Lisa Anderson’s critique draws attention to several fundamental issues that hinder an all-encompassing comprehension of the region.

One of the central problems identified by her is the extensive use of Western-centric models of democracy and governance when assessing the Middle East. This often leads to the inappropriate application of Western benchmarks to the region, such as competitive elections and multiparty systems. Such approaches fail to consider the uniqueness of Middle Eastern societies, including deeply entrenched authoritarian power structures and the significance of tribal and religious affiliations. For example, the belief that free and fair elections will inevitably lead to Western-style democracy overlooks the role of religious and sectarian identities in shaping electoral results. Countries like Iraq and Lebanon have shown that election results can deviate significantly from Western expectations due to the influence of religious and sectarian affiliations.

Another significant challenge lies in the essentialist view that Middle Eastern societies are inherently resistant to democracy due to cultural or religious factors. This perspective often characterizes the entire region as monolithic, disregarding the great diversity within and among the nations. These societies encompass a spectrum of attitudes toward democracy, ranging from fervent advocacy for secular democratic reforms to support for democracy with Islamic principles. The Arab uprisings of 2010-2011 illustrate this diversity, as different countries within the region experienced varying outcomes, from democratization to civil conflict.

A third challenge highlighted by Anderson is the overemphasis on democratization as the sole lens through which to analyze the politics of the region. This limited scope can overshadow other factors that shape the region’s landscape, including state-building, governance, and identity politics. For instance, the enduring monarchies in the Gulf Cooperation Council (GCC) states challenge the presumption that democracy is the inevitable result of political development. The coexistence of authoritarian regimes and widespread welfare provisions in these monarchies highlights the intricacy of governance in the Middle East.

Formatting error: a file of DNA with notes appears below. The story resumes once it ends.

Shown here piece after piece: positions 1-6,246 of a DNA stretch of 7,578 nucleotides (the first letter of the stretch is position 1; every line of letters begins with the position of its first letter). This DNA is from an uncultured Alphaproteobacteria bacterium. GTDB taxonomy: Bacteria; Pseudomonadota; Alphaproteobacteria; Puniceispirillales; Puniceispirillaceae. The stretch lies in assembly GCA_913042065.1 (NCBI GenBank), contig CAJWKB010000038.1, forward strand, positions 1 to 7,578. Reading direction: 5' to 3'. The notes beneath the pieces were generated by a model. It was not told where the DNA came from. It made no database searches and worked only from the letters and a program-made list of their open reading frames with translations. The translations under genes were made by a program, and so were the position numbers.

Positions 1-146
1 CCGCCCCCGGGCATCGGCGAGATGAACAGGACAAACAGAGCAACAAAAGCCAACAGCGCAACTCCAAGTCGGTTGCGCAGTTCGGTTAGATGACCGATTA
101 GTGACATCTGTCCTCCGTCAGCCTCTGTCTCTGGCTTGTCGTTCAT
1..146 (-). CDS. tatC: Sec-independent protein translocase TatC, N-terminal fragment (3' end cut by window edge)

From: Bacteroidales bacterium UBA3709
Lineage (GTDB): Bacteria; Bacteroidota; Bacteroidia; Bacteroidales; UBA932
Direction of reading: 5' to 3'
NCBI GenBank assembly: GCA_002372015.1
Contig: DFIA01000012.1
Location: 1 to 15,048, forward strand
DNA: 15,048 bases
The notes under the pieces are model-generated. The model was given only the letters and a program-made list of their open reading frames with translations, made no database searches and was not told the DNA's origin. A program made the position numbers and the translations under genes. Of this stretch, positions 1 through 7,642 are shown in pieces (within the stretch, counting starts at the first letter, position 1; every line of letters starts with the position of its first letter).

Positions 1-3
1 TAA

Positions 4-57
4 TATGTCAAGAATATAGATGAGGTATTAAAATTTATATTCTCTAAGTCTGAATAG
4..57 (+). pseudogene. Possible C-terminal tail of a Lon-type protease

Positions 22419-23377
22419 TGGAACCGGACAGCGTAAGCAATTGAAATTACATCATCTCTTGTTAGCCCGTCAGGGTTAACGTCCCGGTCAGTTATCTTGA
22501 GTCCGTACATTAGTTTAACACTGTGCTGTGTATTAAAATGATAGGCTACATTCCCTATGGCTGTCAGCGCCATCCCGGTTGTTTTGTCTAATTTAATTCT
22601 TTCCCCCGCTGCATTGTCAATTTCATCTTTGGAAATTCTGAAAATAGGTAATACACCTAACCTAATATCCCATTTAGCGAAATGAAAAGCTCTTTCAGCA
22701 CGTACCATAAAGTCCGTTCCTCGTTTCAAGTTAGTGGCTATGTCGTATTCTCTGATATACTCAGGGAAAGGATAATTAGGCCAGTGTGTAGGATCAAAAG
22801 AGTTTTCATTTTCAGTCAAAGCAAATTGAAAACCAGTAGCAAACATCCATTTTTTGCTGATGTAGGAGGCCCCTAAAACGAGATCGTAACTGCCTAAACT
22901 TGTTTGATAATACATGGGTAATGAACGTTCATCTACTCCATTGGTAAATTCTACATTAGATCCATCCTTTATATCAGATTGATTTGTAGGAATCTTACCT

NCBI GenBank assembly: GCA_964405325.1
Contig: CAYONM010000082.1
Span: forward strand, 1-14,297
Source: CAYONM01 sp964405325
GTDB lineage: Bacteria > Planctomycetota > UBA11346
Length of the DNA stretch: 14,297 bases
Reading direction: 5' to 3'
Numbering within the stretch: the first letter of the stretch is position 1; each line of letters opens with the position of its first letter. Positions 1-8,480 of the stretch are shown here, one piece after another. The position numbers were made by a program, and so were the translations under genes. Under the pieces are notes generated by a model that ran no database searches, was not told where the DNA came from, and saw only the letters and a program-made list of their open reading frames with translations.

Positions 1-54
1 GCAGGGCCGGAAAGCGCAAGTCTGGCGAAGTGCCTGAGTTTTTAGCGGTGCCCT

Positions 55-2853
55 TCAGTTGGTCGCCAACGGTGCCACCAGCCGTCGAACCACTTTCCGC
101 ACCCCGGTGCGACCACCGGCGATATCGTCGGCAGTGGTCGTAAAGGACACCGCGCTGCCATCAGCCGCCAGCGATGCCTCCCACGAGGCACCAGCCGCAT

The Arab uprisings have undeniably transformed the conversation on Middle Eastern politics. These uprisings, driven by popular mobilization and grassroots movements, have reshaped the region’s politics, and challenged the resilience of authoritarian regimes. While the outcomes have been diverging, with some countries experiencing limited democracy and others descending into conflict, these uprisings emphasize the significance of civil society and popular movements in catalyzing change in the region. This has led to a shift in academic pursuits, which are more nuanced and explore multiple facets rather than taking recourse to homogenous ideation.

To address these challenges a context specific approach is essential. Instead of applying preconceived notions of democratization to the region, we should engage in an analysis of its historical legacies, acknowledging the persisting impact of imperialism, colonialism and post-colonial state-building processes on institutions and societal structures. We must also realize that the events unfolding in the region presently and in the past are full of contradictions and ambiguity which must be embraced rather than oversimplified through broad generalizations.


Reference: Anderson, Lisa. “SEARCHING WHERE THE LIGHT SHINES: Studying Democratization in the Middle East.” Annual Review of Political Science 9, no. 1 (June 1, 2006): 189–214.